Windsurf foil boards are a relatively new addition to a sport that has existed for over 40 years. Windfoiling, foiling or windfoil is a radical innovation in the windsurfing world. Windsurf foil boards are designed to enable boards to foil and fly in as little as 6 knots of wind when combined with specially designed high-aspect-ratio sails. Each windsurf foil board setup consists of a mast, a fuselage, a forward wing, and a stabilizing wing at the back. Masts range in span size, height, and build. Carbon and aluminum are the two most common materials for building a mast, but carbon is the more efficient and lightweight option. Aluminium masts are also popular as they can be made cheaper, however they are much heavier and not as strong as carbon. The fin box base, available as either a Deep Tuttle or a Tuttle box, is located at the very top of the mast. Fuselages are typically made of carbon or aluminum. Similar to the fuselage of a plane, these float on water while attached to the mast and wings. The Wings’ span widths will change to adapt to different wind speeds. More lift is generated by a larger wing, allowing for earlier foiling potential. As soon as you begin foiling, the front wing becomes the primary lift generator, while the rear wing takes on a more stabilizing role. Some manufacturers provide riders with interchangeable front wings so they can select the optimal size for their riding ability and the weather.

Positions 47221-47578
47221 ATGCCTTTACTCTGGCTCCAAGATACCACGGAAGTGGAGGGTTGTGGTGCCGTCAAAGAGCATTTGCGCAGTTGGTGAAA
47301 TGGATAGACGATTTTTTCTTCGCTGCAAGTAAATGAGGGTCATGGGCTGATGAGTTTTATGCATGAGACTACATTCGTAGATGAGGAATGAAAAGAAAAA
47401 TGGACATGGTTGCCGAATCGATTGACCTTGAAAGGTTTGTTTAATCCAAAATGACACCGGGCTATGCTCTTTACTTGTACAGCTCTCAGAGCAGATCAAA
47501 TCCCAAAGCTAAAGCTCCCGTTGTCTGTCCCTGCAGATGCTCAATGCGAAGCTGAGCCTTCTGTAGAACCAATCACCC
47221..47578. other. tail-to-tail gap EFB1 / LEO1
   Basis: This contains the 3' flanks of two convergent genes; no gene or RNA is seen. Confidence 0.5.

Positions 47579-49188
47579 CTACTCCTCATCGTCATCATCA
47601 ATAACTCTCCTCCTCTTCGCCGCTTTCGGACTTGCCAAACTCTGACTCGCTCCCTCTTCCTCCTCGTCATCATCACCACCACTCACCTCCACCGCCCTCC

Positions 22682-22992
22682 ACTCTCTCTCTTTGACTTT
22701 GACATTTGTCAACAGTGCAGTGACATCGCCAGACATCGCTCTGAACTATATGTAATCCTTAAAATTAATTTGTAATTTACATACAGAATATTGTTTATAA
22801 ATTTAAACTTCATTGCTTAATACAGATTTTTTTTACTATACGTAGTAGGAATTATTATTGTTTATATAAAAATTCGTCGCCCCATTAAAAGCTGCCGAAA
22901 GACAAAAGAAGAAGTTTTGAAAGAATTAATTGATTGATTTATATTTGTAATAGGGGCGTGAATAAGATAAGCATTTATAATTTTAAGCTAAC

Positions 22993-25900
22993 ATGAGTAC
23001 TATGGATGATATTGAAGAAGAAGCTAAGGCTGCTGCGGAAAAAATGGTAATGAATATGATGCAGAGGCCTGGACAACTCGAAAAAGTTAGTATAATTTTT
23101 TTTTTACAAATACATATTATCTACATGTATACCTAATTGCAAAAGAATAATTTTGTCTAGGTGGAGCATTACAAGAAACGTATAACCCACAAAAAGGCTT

Windsurf foil board designs vary; but overall they have very reinforced fin boxes to deal with the large loads put on the back of the board from the foil. Many new designs have reinforced fronts of the boards as there is potential to crash more when learning to foil which can damage the carbon foam sandwich construction of most windsurfing boards.